According to the findings of a new study released by the United States Potato Board (USPB), fresh potatoes are more of a planned purchase than ever. At the same time, the research paints the picture of a potato shopper as someone who is open to meal ideas and inspiration while shopping.
The USPB, based in Denver, and their research agency, Sterling Rice Group of Boulder, Colo., fielded the study of potato shoppers in late summer 2011. This study sought to understand how, when and where the core consumer shops for potatoes, identify the shopping trip types when potatoes are most likely included and assess and prioritize the factors that influence potato purchase decisions (before and during the shopping experience) in the retailer’s produce section and beyond.
The research encompassed both an extensive online quantitative study of 1,900 primary food shoppers ages 20-69, as well as more comprehensive longitudinal online ethnographies with a smaller group of participants.
“Our research found conclusively that the greatest opportunity retailers have for increasing potato sales is to give their shoppers more suggestions and information about using potatoes once they get back home” said Kathleen Triou, the USPB’s vice president of domestic marketing. “Today more than 9 out of 10 potato purchases are planned—a significant increase from research that we had conducted only the year before—meaning that retailers should be focusing more on ways to get potatoes on the shopping list rather than trying to create an impulse sale in the store.”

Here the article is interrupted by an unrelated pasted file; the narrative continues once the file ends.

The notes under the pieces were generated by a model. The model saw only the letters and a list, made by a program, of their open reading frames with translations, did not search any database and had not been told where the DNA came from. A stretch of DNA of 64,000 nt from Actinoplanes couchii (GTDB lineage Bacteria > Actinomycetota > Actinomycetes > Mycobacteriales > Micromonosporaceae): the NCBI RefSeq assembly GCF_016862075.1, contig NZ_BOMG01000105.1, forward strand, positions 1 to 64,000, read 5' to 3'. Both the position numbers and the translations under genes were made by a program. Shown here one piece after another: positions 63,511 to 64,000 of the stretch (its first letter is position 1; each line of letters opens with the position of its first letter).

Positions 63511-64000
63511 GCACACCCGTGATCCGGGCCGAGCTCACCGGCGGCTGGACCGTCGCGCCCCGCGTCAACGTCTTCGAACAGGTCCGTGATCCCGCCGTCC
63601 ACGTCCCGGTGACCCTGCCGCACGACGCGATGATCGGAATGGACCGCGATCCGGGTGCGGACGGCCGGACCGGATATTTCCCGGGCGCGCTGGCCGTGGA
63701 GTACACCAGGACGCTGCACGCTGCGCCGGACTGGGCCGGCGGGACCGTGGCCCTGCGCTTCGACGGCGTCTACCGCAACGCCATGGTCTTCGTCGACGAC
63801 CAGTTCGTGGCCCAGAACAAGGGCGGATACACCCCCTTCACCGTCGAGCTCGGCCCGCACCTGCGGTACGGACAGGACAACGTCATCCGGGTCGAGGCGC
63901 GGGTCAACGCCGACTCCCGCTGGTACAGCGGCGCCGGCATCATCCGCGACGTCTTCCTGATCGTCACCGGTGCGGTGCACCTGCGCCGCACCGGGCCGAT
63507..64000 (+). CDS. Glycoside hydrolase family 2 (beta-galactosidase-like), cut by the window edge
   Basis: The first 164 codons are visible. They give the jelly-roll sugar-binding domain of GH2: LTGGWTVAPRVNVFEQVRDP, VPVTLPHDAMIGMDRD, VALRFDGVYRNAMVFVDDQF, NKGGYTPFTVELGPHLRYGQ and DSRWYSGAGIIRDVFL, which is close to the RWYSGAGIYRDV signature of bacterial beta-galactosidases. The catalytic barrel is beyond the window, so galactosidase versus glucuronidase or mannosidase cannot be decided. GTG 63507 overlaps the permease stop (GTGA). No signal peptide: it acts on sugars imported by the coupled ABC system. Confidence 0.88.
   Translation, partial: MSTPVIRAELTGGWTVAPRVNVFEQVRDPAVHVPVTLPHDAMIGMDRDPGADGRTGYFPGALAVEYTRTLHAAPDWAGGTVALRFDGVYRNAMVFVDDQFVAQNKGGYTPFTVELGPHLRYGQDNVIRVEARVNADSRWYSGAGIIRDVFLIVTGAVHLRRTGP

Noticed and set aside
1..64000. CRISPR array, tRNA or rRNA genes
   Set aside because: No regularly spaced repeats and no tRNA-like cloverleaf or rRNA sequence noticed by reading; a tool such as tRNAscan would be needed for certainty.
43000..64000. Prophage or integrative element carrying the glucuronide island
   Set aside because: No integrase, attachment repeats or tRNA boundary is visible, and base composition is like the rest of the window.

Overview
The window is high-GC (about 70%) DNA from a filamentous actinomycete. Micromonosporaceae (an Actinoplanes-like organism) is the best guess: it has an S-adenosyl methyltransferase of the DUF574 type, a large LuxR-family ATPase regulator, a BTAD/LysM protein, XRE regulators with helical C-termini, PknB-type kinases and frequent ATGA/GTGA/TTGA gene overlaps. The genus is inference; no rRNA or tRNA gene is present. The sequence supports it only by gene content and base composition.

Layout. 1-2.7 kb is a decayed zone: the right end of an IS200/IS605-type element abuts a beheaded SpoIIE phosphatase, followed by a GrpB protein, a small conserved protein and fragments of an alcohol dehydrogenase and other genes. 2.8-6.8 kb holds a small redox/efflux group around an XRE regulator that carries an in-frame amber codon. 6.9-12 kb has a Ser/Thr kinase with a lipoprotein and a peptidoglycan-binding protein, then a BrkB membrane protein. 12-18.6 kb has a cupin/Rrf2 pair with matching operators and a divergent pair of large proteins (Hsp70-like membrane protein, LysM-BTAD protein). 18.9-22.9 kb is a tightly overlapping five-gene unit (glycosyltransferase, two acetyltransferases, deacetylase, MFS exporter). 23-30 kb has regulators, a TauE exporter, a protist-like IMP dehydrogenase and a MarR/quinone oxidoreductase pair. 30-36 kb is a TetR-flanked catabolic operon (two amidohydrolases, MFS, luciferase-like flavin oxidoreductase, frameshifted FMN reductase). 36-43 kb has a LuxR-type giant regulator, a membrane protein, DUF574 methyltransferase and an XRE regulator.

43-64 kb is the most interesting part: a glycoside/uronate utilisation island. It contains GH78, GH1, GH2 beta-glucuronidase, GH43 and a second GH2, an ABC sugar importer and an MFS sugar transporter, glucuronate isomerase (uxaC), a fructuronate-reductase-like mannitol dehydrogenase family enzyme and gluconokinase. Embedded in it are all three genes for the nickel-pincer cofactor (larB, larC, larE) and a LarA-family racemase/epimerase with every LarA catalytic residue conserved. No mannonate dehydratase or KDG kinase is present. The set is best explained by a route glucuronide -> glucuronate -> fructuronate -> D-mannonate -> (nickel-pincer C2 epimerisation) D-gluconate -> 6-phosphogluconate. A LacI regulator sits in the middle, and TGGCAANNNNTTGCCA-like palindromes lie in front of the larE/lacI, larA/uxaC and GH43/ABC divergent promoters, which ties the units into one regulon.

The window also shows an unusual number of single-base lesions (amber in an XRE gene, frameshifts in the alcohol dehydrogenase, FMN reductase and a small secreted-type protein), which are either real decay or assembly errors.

Earlier studies by the USPB had discovered that the core consumer for fresh potatoes enjoys serving them to their families, and would be willing to serve them more often if given new ideas and recipes for preparing them. The latest study took this one step further, finding that these consumers are more likely to enjoy shopping and admit to wandering the aisles looking for ideas and meal inspirations.
“Yet our study found that this is exactly where most retailers are missing the opportunity,” says Don Ladhoff, the USPB’s retail program consultant. “When potato shoppers were asked to evaluate the potato table relative to other sections of the produce department, they awarded it high marks for organization and ease of shopping, but gave out the lowest scores for providing information, making them think about buying something different or giving them new ideas of how to prepare potatoes.”
The USPB’s research also reinforced why attracting potato purchasers are so important to a retailer. The study found that when shoppers are buying potatoes, they reported spending an additional 10 minutes in the store on average versus shopping trips without a potato purchase and picking up twice as many items (33 vs. 17). Potato shoppers also averaged six additional shopping trips every year and described spending more than $1,500 more on groceries.
Retailers who would like more information on the study’s findings or want to learn how the USPB can help them capitalize on the implications should contact Don Ladhoff at 415-215-2448 or firstname.lastname@example.org.